Nieman Foundation at Harvard
HOME
          
LATEST STORY
When 9.4 million followers isn’t enough: NBC News will shut down the Breaking News app on Dec. 31
ABOUT                    SUBSCRIBE
July 9, 2013, 12:16 p.m.
LINK: www.theatlantic.com  ➚   |   Posted by: Caroline O'Donovan   |   July 9, 2013

Riva Gold takes a look at recent findings on minority employment in newsrooms for The Atlantic today, and finds that cost-saving measures over the past few years have had the unintended consequence of retarding progress towards greater diversity in journalism.

Gold writes that failing to accurately represent the racial make up of the U.S. will preclude leading news organizations from fully and accurately telling the stories of non-whites in America, who now make up 37 percent of the population.

One piece of this puzzle is layoff policies and union contracts that often rewarded seniority and pushed the most recent hires to leave first. Many journalists of color have the least protected jobs because they’re the least senior employees, says Doris Truong, a Washington Post editor and acting president of Unity, an umbrella group of minority journalist organizations.

At the same time, minorities were disproportionately likely to take buyouts offered as incentives to trim newspaper payrolls, notes Keith Woods, vice president for diversity in news and operations at NPR and former dean of faculty at the Poynter Institute. “When our industry looks as it has over the last 10 years, like it might not survive, people leave — and the most vulnerable people are the ones most inclined to get out because they’ve got families to support, bills to pay,” he says.

Gold says journalists need to make the case for diversity as not just a “nice thing to do,” but an essential part of a newsroom that reports the news well. She also warns that, while online communities like Twitter bring more voices to the forefront, the existence of these platforms should not be allowed to occlude the severity of the issue.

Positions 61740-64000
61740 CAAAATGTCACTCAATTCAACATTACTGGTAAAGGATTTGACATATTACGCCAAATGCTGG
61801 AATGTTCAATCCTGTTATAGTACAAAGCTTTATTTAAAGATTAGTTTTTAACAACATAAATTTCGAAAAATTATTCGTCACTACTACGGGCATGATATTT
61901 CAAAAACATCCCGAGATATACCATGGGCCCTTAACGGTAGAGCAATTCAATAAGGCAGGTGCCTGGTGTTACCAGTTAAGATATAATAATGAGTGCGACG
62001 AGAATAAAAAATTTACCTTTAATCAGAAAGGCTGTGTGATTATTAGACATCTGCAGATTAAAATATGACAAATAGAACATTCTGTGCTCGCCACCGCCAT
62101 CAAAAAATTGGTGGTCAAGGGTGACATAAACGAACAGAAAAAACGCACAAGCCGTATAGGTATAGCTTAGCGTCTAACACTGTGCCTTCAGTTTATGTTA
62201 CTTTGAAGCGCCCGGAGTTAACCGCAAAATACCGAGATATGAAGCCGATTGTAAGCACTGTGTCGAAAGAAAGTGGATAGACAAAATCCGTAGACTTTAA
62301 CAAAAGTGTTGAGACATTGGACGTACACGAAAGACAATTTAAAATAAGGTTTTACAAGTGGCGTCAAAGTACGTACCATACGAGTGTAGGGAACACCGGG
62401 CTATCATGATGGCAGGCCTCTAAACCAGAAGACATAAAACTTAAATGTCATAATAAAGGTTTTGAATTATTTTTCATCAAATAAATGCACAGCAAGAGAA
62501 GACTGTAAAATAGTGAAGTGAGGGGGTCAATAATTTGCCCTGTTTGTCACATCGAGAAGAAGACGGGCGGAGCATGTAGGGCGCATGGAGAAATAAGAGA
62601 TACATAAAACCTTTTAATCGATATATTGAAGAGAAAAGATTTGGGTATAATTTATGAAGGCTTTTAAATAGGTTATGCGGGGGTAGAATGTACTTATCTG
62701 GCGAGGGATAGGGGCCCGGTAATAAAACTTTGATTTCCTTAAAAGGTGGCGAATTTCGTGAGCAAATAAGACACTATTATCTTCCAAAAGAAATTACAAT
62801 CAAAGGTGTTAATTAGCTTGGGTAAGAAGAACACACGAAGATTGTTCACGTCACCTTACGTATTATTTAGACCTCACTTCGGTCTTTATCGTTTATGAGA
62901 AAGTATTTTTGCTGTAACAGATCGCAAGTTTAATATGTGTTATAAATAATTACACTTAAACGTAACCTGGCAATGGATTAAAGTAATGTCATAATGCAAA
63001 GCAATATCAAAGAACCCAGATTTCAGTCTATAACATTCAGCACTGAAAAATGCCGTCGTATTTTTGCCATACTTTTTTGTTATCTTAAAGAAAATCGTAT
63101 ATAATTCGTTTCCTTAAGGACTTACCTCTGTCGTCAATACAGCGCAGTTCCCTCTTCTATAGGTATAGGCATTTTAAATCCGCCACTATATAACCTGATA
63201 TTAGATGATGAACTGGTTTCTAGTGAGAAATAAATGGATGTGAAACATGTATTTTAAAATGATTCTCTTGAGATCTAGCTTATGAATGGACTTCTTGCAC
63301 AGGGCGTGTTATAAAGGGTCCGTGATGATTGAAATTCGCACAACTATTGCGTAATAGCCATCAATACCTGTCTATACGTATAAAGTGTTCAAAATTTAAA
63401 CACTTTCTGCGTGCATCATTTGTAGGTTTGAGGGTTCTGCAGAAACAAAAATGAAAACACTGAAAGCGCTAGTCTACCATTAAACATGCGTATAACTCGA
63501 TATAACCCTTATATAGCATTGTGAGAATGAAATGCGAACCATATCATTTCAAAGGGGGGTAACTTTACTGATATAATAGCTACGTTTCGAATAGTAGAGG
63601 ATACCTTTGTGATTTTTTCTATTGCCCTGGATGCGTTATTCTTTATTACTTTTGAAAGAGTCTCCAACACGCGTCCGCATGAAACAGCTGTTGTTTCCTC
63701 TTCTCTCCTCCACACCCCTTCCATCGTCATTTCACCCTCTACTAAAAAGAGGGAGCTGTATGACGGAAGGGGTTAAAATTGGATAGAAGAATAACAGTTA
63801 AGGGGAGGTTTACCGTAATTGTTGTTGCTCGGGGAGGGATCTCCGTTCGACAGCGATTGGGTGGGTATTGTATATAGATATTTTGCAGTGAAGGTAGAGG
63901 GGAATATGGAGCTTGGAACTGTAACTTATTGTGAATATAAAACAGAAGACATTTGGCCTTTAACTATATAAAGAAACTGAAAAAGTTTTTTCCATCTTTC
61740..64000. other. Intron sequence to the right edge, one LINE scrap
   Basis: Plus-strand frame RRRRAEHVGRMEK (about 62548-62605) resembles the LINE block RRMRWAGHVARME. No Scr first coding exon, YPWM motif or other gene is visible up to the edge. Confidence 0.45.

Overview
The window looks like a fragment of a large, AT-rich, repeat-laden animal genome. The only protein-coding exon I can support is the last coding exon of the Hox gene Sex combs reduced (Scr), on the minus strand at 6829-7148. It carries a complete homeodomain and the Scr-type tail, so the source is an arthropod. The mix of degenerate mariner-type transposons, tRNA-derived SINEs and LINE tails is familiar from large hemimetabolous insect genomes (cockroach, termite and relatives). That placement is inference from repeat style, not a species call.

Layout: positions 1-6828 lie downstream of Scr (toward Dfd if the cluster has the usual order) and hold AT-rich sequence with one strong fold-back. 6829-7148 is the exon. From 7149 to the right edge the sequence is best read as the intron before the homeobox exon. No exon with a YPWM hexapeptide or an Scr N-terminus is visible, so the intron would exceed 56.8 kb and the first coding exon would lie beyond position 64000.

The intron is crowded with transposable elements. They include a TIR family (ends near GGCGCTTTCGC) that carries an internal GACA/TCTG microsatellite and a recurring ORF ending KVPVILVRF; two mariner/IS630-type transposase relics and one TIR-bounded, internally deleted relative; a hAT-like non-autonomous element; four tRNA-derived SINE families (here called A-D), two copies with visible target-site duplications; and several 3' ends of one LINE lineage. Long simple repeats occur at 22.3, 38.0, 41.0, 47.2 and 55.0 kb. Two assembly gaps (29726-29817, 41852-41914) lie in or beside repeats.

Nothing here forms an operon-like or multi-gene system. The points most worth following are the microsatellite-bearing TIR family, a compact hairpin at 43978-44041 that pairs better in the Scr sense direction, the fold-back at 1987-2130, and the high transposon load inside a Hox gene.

Show tags Show comments / Leave a comment
 
Join the 15,000 who get the freshest future-of-journalism news in our daily email.
When 9.4 million followers isn’t enough: NBC News will shut down the Breaking News app on Dec. 31
“Experiments eventually need to sustain themselves and in this case, despite every effort, we just weren’t able to get there,” said Nick Ascheim of NBC News, which owns Breaking News.
The Wall Street Journal is confident its “bendier” paywall will draw the paying readers it needs to survive
Despite a bad fall shadowed by news about ad revenue declines and layoffs, the Journal has ridden what seems to be a post-election wave of interest in paid media. It’s counting on changes in paywall strategy to bring in even more digital subscribers.
Pushing to kill regulations (and weaken fair use), the newspaper lobby is asking Trump for change
The president-elect may not always get along with reporters, but a shared desire for fewer regulations could be common ground for his administration and the newspaper industry over the next few years.